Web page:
There were 21 papers reporting on SCI as a result of self-harm (table 11). The majority of the studies used admission data (N=13 studies) from one or multiple hospitals; one study used an SCI-specific registry, and another used a national health database (Wu et al. 2011). Eight studies were conducted in Europe; five studies were from each of North America and Asia, and one from Oceania.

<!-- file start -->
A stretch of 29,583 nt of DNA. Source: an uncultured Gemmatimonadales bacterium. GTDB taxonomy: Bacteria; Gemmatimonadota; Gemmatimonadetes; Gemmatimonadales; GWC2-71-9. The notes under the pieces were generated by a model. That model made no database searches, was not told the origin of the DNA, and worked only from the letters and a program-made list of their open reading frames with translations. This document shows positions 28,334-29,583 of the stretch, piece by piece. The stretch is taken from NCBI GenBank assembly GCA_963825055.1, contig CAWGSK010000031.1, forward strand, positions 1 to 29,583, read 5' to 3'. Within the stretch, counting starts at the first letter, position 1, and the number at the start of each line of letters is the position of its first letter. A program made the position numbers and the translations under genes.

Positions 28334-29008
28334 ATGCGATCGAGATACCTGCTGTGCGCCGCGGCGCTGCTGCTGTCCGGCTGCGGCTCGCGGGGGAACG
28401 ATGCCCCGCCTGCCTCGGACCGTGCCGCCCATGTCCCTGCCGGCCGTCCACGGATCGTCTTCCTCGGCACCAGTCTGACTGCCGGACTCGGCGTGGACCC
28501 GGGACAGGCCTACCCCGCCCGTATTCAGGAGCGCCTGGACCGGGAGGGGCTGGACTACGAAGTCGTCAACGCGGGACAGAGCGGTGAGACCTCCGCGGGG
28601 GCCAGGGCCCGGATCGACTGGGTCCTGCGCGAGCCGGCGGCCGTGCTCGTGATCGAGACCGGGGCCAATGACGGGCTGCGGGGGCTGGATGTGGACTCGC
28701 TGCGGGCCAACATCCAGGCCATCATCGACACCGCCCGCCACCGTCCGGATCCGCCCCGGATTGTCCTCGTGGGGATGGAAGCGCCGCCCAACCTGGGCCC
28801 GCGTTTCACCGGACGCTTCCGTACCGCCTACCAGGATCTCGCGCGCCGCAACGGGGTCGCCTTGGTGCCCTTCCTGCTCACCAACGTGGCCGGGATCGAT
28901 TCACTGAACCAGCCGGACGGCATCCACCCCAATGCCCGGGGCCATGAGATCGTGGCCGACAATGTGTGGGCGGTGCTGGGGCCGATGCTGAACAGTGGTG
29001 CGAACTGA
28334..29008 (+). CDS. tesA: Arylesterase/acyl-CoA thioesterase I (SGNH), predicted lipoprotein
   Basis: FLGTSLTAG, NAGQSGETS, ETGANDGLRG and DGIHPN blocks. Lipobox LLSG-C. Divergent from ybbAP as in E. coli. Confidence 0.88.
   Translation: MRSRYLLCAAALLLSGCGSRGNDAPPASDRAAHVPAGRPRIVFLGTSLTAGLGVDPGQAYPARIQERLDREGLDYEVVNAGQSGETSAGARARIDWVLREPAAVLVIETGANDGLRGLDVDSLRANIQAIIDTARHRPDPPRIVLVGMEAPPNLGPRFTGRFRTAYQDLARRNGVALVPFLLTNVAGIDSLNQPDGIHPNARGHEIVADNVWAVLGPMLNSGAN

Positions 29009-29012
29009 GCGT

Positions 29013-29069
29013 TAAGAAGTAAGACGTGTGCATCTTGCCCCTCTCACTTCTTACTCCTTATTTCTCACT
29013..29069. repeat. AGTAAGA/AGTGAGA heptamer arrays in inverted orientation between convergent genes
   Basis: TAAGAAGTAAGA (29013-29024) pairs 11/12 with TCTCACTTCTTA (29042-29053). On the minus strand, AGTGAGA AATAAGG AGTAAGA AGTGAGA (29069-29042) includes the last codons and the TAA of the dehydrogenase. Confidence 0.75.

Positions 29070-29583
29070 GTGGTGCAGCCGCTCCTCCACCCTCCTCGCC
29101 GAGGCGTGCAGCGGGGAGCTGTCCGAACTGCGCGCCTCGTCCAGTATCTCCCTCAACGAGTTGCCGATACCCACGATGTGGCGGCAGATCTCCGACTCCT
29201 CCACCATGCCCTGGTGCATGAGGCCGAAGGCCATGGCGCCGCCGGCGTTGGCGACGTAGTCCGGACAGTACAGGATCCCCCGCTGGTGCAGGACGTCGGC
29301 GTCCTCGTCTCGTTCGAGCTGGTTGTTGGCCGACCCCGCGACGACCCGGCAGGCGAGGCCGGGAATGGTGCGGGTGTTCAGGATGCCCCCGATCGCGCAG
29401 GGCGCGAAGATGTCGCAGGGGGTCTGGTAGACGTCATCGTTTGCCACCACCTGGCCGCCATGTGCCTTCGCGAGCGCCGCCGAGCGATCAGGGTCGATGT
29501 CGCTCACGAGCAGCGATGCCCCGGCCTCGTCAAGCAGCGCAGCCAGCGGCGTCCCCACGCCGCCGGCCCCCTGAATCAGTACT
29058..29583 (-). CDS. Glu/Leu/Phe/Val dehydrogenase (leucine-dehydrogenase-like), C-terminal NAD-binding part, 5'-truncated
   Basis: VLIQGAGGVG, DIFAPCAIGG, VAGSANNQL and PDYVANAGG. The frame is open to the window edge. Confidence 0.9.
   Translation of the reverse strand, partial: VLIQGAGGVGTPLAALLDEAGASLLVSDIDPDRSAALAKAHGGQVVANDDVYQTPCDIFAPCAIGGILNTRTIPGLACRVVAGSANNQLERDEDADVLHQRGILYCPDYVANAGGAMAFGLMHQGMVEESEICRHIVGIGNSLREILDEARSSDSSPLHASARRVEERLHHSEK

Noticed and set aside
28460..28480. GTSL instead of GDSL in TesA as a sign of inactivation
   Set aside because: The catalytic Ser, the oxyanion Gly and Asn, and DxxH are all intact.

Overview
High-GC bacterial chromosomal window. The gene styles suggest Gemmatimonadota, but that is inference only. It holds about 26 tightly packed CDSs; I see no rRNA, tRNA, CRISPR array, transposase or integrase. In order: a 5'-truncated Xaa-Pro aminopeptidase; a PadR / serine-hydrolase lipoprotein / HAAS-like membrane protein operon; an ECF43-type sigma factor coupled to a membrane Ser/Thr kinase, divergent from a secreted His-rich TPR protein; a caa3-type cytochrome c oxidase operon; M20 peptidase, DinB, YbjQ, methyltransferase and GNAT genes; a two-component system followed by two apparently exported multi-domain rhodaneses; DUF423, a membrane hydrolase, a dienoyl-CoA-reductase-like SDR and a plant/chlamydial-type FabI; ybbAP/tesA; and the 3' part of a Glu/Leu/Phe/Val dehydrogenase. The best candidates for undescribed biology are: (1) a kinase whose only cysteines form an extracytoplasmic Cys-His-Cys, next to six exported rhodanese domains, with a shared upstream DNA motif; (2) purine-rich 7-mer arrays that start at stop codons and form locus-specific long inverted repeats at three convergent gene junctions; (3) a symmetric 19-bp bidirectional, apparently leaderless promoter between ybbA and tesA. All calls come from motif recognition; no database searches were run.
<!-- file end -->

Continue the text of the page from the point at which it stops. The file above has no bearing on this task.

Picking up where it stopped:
Proportions of SCI caused by self-harm ranged from a low of 0.4% in Manitoba, Canada (McCammon and Ethans 2011) to a high of 25.9% in Greenland (Pedersen et al. 1989). Thirteen studies reported SCI due to self-harm in the range of 0.4% to 4.5%. In addition to Greenland, two other countries reported relatively higher proportions of self-harm as SCI cause: Finland with 10% (Dahlberg et al. 2005) and Israel with 13.6% (Catz et al. 2002). All three countries with high proportions of SCI due to self-harm also reported high frequencies of suicide.